By Stefan J. Bos Worthy News Chief International Correspondent
HAVANA, CUBA (Worthy News)-- Two Baptist leaders who were detained in eastern Cuba while distributing humanitarian aid from American Christians were free Tuesday, October 27, after two weeks imprisonment Christians said.
Pastors Ruben Ortiz Columbie, 68, and Francisco Garcia Ruiz, 46, were apparently arrested in early October in Cuba's Guantanamo Province where they distributed aid from Baptist churches located in the U.S. State of Florida.
Last week the charges of "illicit financial activity" were suddenly dropped and they were released, according to Cuban church leaders. There had been international pressure on authorities to release the two men and media, including Worthy News and its partner agency BosNewsLife, had been covering the story.
The two pastors were held in a Santiago prison and prevented from meeting church leaders during their imprisonment, said Christian Solidarity Worldwide (CSW), an advocacy group that closely monitored the case. "Immediate family members were only allowed one twenty minute visit," CSW said.
RELIGIOUS LIBERTY "DETERIORATION"
Rights activist say the case is part of a wider "deterioration in religious liberty" on the island, with some Christian pastors and other leaders, becoming regular targets of "government repression."
"In July Pastor Omar Gude Perez, a national leader of the Apostolic Ministry Movement, was sentenced to six years in prison for 'falsification of documents and illicit economic activities’, "CSW said.
Additionally, Pastor Mario Alvarez, the Havana based leader of a church affiliated with Apostolic Movement, was informed by government officials that he is to be evicted from his home, Christians explained.
Alexi Perez, a leader in Pastor Alvarez’s church, has been in prison for three months, as part the ongoing crackdown on especially evangelical Christian activities, according to Cuban Christians and rights groups.
"Over 30 other pastors across the country have also reported being arrested and temporarily detained during 2009, " CSW said.
Elsewhere, Reverend Roberto Rodriguez, the former national director of the Interdenominational Fellowship of Evangelical Pastors and Ministers, has been threatened with imprisonment, “and subjected to a series of legal proceedings over the past twelve months, along with members of his family,” CSW added.
CUBAN GOVERNMENT PRESSURED
"We are overjoyed to learn that [two] pastors have been freed and are now back with their families," said CSW's National Director Stuart Windsor. “[But] We encourage the Cuban Government to also release Pastor Gude Perez and to cease the harassment of Reverend Rodriguez, ensuring that religious freedom is respected for people of all faiths in every part of the country," Windsor added. .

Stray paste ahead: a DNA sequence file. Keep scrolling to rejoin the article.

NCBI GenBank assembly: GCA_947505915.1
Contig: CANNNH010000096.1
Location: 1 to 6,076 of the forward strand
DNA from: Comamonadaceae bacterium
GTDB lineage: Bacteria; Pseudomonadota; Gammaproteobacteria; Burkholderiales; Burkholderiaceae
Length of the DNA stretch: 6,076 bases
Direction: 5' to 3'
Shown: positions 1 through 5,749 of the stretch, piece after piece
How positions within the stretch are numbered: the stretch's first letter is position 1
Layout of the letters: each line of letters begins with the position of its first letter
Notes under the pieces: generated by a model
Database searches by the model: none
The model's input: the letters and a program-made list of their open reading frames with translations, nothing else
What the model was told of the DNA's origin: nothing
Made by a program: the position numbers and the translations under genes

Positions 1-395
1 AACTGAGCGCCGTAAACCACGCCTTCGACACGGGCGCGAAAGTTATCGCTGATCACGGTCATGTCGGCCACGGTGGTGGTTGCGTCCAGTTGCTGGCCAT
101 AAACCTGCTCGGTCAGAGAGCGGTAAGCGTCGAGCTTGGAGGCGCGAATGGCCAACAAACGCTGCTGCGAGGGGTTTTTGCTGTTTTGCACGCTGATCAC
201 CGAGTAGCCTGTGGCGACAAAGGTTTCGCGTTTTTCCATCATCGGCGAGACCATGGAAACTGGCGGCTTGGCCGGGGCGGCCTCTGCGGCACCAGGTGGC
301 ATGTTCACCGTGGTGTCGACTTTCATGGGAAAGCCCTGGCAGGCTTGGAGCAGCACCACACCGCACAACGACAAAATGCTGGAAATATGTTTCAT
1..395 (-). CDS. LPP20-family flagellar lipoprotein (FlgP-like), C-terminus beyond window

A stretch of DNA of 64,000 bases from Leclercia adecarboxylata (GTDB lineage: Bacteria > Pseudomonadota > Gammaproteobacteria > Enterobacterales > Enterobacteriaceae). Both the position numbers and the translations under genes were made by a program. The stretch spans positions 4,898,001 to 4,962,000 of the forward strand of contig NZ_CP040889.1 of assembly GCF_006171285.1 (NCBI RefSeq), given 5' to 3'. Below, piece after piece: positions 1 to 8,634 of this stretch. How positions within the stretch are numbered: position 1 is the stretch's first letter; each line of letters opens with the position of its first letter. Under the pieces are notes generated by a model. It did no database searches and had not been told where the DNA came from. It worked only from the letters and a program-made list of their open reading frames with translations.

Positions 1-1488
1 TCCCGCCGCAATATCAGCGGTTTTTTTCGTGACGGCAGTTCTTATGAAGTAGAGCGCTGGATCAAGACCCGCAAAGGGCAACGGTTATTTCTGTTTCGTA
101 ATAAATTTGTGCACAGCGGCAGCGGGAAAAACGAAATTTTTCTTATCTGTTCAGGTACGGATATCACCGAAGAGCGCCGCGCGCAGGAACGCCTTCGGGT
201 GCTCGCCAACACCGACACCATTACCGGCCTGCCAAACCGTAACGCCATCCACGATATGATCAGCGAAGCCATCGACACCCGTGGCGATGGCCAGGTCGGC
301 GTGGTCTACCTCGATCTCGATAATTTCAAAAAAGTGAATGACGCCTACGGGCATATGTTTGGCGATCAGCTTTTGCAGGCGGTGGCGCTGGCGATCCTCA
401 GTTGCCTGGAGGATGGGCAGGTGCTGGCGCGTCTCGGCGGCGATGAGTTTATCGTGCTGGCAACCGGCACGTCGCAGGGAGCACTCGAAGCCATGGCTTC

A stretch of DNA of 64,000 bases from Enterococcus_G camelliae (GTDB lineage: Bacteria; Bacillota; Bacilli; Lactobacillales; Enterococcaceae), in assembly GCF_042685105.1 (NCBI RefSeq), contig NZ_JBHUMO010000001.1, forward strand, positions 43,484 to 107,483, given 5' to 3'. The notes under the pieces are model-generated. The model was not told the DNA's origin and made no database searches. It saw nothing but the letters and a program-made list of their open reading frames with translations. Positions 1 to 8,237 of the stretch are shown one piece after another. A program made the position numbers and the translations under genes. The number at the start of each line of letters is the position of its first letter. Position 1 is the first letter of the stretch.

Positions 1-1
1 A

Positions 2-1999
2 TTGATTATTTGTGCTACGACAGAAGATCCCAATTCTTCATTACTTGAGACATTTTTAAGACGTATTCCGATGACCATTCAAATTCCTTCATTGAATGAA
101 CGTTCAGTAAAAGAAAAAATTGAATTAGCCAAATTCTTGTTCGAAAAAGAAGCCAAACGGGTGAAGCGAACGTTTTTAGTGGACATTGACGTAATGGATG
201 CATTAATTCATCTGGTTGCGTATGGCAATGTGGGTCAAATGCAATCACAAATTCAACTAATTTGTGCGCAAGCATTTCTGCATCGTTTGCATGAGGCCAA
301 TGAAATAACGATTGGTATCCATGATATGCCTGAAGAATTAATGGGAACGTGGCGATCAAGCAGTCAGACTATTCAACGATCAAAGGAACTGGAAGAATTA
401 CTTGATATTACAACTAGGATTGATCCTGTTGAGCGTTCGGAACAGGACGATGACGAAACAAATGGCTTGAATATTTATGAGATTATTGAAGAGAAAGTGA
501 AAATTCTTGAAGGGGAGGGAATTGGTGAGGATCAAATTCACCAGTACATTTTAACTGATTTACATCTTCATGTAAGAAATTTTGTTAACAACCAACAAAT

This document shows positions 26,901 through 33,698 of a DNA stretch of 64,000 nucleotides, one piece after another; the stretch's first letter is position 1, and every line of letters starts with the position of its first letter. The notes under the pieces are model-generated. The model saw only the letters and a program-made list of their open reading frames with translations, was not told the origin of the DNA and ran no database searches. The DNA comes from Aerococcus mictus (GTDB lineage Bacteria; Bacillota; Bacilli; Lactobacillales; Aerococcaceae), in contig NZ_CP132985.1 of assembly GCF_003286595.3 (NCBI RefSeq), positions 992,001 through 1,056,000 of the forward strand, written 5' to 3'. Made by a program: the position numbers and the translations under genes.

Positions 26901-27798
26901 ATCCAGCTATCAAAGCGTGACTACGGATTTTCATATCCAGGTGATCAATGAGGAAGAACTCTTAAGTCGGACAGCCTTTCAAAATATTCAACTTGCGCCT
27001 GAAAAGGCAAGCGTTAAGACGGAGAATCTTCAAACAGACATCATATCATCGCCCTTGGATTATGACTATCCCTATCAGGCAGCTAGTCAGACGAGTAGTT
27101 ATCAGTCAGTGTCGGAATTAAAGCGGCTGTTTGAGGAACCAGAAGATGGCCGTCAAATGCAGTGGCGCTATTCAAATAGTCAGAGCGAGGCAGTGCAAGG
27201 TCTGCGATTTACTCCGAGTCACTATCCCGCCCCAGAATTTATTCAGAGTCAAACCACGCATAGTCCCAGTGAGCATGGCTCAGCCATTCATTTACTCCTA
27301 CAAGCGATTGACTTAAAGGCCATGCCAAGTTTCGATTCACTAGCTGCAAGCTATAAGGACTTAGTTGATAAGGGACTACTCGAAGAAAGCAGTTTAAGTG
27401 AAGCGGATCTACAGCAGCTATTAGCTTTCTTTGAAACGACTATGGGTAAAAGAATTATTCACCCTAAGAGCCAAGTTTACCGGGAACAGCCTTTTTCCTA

Christian groups have urged the European Union to pressure the Cuban government to ratify the International Covenant on Civil and Political Rights which it signed in 2008 and to improve religious freedom on the Communist-run island.
While Communism is based on an atheist ideology, Western diplomats had expressed hopes that reforms would mean more freedom for Cubans. However rights activist say the situation has worsened for Christians since Raul Castro came to power in early 2008.
In addition, an August report of the independent Cuban Commission on Human Rights estimated that Cuba had at least 208 political prisoners, including now 53 of the 75 jailed in 2003.
Last week Tuesday, October 20, Cuban dissident Nelson Aguiar was unexpectedly released after being held for six years, often in what he described as “Stone Age” conditions, including an isolation cell that had virtually no ventilation.
DISSIDENT IS "STUNNED"
Aguiar, 64, told reporters he was "stunned" that he was out of jail because he still had years to go on a 13-year sentence handed out in a 2003 government crackdown on dissidents.
"They never said they were going to free me. When they told me to collect my things, I thought I was moving to another prison," he told Reuters news agency in an interview at the Havana apartment he now shares again with wife Dolia Leal Francisco.
He urged the Cuban authorities to release all other prisoners of conscious in the country. Aguiar thanked the Spanish government for helping to obtain his freedom, which followed a visit to communist-led Cuba by Spanish Foreign Minister Miguel Angel Moratinos.